Endurance, soreness and diet

  • Posted by a hidden member.
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    Nov 28, 2007 4:38 PM GMT
    I've just started trying to get into better shape this year. I was the fat homely kid through most of high school and college and decided it was time to fix that. For some quick background info before asking my questions (in case it's relevant), I started trying to lose weight in February 2007, and went from 178 to 152. In July 2007 I started visiting the gym regularly again and focused mainly on circuit-training style workouts to build general, overall strength before getting into bulking up specific muscle groups. I doubled my starting weights on just about every workout and plateaued about a month ago, so I figured it's time to start focusing on individual muscle groups. I'm not looking to put on serious bulk, by the way, just add a basic, healthy level of overall muscle mass. It's hard to estimate how much, since I don't know what ten pounds of muscle adds as far as size, but I'm thinking I probably just want to add about 20-30 pounds overall (that could be way off though, I'll stop when I'm happy). My current three day a week plan is this:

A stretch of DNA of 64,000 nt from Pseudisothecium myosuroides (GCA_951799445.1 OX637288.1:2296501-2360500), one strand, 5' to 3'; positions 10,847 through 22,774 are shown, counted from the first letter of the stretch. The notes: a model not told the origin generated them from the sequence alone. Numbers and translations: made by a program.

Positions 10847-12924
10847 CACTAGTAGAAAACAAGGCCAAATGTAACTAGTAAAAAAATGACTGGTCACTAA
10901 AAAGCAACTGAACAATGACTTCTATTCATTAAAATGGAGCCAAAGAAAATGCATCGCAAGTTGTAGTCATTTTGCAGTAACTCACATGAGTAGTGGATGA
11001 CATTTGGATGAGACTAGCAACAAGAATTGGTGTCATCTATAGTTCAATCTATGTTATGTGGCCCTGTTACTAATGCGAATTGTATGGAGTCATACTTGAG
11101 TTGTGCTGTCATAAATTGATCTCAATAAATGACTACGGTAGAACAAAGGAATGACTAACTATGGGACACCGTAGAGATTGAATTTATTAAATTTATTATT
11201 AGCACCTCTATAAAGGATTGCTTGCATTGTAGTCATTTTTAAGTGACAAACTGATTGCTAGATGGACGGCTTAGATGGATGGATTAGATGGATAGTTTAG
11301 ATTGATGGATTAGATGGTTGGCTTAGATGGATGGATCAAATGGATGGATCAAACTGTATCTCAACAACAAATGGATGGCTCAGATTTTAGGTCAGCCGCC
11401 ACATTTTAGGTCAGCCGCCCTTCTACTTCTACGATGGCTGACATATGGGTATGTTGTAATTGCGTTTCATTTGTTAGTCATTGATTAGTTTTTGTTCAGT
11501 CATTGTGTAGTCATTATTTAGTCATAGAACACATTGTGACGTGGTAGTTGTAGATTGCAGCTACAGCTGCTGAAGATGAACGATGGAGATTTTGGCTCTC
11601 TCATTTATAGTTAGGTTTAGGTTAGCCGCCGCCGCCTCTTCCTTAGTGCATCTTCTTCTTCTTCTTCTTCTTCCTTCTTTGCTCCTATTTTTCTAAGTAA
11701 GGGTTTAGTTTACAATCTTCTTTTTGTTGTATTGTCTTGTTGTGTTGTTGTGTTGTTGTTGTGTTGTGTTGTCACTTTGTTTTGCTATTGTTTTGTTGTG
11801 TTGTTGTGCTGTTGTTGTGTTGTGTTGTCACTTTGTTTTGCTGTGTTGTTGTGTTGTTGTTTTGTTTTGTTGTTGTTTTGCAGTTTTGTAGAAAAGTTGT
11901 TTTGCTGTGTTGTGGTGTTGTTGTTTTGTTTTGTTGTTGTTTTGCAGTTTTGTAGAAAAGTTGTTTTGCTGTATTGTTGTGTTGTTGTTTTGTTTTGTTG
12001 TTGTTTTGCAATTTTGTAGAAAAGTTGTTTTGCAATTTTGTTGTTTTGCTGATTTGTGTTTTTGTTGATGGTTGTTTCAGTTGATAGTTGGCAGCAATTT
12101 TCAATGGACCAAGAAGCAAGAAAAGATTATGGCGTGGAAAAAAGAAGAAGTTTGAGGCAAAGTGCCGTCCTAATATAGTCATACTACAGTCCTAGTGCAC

Day 1 - Chest and Triceps
    Day 2 - Shoulders and Biceps
    Day 3 - Back and Abdominals

    Cardio is interspersed as well.

    The three areas I would like some advice on are endurance, dealing with muscle soreness and caloric intake.

    Endurance is a factor because I seem to hit muscle fatigue very quickly, often having to significantly reduce my lifting weight in order to finish multiple sets. For instance, I may start off with 70 pounds for the first set, then have to back off to 60 on the second and 45 or 50 on the third. So I'm wondering if this will still get the results I want by decreasing weight like this or if I should start with a medium weight and do the three sets with equal weight or if I should build up muscle endurance first before trying to bulk up specifically.